Gen. Bipin Rawat has sent out a very serious warning about politicisation of the armed forces. He makes a significant point about the need to keep the fighting forces away from politics, which we know is getting more intense. The country has a proud history of the military being apolitical in a secular environment.
Maybe it was a talking point the general pursued during a speech at a military think tank that the norm in the “good old days” was never to discuss “women and politics”. The armed forces are nearer to providing equal opportunity across the gender divide today, with women likely to be considered for combat duties too, but the one thing that can secure all fighting forces from external influences is a strict “no” to politicisation.
The freedom with which senior retired military officers have been mouthing opinions on television, often airing propaganda on behalf of the ruling side, is dangerous as that is where the spark of politics may begin in the armed forces. Take, for instance, how token nationalism seemed to seek avenues with some government help in a desire to place battle tanks and flags on university campuses. While that may do little to raise the armed forces’ image, the promotion of narrow nationalism could stoke ambition in serving officers.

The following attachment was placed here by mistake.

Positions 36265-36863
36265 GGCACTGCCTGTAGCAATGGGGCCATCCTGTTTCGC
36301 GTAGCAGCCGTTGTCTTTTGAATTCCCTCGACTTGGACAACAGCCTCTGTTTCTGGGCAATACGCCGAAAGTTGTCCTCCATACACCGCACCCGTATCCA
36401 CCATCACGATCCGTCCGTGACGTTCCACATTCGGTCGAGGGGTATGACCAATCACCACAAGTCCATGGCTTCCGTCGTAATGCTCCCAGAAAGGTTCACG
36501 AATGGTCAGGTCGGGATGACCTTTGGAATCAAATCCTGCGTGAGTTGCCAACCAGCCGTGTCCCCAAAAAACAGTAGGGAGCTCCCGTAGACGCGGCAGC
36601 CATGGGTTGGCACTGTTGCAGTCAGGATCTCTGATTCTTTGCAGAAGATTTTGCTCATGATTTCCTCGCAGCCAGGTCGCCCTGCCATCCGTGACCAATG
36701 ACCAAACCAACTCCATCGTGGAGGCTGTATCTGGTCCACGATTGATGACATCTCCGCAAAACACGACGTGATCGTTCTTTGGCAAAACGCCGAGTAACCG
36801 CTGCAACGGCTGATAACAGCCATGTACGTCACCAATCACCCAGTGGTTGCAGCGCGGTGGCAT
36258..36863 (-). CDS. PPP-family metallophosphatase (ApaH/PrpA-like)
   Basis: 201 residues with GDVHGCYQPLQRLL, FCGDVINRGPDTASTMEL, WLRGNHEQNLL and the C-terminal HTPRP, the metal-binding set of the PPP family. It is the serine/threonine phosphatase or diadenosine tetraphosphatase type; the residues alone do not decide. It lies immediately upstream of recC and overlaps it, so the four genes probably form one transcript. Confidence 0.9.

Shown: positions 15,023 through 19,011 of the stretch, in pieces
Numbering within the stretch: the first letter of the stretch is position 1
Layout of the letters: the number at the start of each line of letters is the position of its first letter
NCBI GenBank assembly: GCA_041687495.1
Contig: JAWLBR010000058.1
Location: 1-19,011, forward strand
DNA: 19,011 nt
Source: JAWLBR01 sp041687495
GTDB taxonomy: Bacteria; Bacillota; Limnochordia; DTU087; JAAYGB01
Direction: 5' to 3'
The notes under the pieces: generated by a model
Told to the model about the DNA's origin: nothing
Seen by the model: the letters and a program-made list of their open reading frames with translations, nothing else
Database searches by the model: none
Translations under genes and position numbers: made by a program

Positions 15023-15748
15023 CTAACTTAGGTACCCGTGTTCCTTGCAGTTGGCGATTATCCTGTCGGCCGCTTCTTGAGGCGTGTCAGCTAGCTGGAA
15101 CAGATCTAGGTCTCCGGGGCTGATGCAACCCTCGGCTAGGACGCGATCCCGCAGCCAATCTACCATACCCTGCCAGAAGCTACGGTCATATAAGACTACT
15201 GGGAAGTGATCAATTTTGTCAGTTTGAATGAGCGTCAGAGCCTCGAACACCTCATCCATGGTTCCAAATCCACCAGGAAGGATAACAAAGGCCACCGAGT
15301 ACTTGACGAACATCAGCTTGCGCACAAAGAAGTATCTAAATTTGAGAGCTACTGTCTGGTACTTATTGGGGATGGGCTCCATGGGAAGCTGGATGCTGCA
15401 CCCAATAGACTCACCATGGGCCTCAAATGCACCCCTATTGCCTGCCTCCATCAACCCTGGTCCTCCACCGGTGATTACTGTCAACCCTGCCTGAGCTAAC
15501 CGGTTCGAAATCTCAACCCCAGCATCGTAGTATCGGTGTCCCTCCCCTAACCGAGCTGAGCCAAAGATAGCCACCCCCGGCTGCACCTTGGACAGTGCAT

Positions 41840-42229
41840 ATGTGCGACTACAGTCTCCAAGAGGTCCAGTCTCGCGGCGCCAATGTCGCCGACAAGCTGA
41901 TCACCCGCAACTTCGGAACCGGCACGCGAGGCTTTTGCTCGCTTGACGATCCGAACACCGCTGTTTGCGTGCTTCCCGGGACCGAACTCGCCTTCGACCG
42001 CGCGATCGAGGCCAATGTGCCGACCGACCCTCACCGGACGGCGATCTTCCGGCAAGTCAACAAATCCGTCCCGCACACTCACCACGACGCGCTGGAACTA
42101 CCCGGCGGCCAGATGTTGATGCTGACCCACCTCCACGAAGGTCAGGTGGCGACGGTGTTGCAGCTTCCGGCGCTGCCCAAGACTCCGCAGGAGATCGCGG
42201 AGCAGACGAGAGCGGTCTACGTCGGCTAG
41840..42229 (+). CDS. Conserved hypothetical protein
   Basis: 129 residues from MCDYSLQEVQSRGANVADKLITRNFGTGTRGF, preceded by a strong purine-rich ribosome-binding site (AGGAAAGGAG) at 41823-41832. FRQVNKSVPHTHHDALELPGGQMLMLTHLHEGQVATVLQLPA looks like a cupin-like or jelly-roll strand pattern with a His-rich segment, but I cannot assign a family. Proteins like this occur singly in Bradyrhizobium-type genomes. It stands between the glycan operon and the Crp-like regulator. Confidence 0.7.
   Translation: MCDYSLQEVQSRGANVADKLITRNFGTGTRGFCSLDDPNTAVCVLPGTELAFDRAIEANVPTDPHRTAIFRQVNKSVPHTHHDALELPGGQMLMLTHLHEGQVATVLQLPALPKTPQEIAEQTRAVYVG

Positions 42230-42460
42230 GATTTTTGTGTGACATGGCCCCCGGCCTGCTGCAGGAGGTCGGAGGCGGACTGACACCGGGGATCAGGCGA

After all, we live in a region where the power of Army generals is evident in running countries to our west and east, but apparently not doing it too well. In a vibrant democracy like India, there is no place for the forces to meddle in the nation’s political affairs.